FBI Raids Office, House of U.S. Special Counsel

The FBI has raided the office and home of U.S. Special Counsel Scott Bloch in connection to an obstruction of justice case, FOX News confirms.

Both FBI spokesman Richard Kolko and officials at DoJ's criminal division — which heads up public integrity probes — declined to comment.

According to The Wall Street Journal, which first reported the story, FBI agents served grand jury subpoenas around 10 a.m. ET on Tuesday, and seized computers and documents belonging to Bloch and his staff.

The Journal cited agency employees who said the raid appeared connected to a 2006 inquiry into his office, which itself is designed to protect those alleging government impropriety and fraud.

Bloch contacted the private-sector computer help company Geeks on Call in late 2006 to erase information from his government computer and from two of his staff members' computers.

Bloch has told investigators that it was to remove a virus and that he deleted no work-related files, but investigators believe he might have deleted data as part of a cover-up.

Bloch has been under investigation since 2005 by the Office of Personnel Management for allegedly overstepping his authority and alleged retaliation against employees.

He has been on the hot seat since he took office in 2004, in part for closing hundreds of whistle-blower cases allegedly without investigating them.

"It's just sort of jaw-dropping how bizarre this entire episode has been."said Jeff Ruch, executive director of Public Employees for Environmental Protection, a whistle-blower group.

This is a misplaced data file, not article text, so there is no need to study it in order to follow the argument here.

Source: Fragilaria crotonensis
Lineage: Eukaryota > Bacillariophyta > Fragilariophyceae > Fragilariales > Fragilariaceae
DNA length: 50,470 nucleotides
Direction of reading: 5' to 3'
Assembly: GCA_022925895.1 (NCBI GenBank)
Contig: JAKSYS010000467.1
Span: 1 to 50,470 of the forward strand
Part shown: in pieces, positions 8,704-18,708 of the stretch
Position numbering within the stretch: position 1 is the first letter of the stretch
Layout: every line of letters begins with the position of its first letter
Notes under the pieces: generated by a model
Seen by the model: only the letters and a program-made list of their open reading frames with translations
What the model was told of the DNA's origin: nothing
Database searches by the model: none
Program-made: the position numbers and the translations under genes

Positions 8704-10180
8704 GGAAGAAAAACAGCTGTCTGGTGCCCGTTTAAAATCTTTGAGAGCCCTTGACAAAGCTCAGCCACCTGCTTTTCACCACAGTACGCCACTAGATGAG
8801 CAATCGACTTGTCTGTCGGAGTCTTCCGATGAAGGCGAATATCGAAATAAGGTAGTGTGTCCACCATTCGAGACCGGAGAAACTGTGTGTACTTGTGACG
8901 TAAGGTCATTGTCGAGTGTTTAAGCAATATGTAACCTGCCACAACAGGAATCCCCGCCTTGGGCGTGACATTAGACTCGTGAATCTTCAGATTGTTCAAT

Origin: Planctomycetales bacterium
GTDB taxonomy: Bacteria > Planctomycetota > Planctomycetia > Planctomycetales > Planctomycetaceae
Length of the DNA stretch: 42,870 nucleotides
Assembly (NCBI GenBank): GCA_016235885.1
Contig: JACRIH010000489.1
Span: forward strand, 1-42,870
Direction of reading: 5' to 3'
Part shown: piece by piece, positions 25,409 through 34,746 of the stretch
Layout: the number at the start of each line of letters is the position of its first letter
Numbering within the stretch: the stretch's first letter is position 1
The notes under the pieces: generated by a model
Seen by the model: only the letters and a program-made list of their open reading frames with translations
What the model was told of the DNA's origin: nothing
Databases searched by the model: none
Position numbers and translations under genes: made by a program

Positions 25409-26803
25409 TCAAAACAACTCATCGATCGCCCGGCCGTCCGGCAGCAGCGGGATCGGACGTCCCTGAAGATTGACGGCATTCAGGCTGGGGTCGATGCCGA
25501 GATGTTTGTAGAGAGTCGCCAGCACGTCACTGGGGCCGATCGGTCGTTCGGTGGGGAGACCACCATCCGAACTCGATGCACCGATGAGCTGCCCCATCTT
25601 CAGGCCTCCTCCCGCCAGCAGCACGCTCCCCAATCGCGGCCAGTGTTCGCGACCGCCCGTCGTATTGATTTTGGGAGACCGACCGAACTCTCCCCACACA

A group of current and former Office of Special Counsel workers filed a complaint against Bloch in 2005, accusing him of retaliating against those who opposed with his policies through intimidation and involuntary transfers. The employees also accused Bloch of refusing to protect federal workers from discrimination based on sexual orientation.

Those charges are being investigated by the inspector general at the Office of Personnel Management.

In March, a congressional aide said, Bloch told the House Oversight and Government Reform Committee investigators that the data wipe was done to protect government and personal information on the computer, not to destroy it.

Tuesday's raids were done in connection to a criminal investigation of whether Bloch obstructed justice and, potentially, lied to Congress, according to the law enforcement officials.

Bloch has denied any wrongdoing. In the meantime, he has opened an investigation into whether former White House deputy political director and Karl Rove protege J. Scott Jennings violated the Hatch Act by making a presentation to political employees at the General Services Administration. The Hatch Act prohibits federal employees from engaging in political activities with government resources or on government time.

Last year, Bloch also recommended that then-GSA chief Lurita Doan be disciplined for engaging in illegal political activities and doling out no-bid awards. Doan abruptly resigned last week at the White House's behest.

Whistle-blower groups demanded that Bloch follow suit, and called on the White House to secure his resignation immediately. White House spokesman Tony Fratto declined comment.

"The fact is, this office is not functioning, this office does not protect whistle-blowers and this office is not meeting its mission," said Debra Katz, an employment lawyer representing the Special Counsel employees who filed the 2005 complaint. "President Bush needs to just tell this man that he needs to resign. There has been misconduct and he should not be allowed to continue his mission."

FOX News' Ian McCaleb and The Associated Press contributed to this report.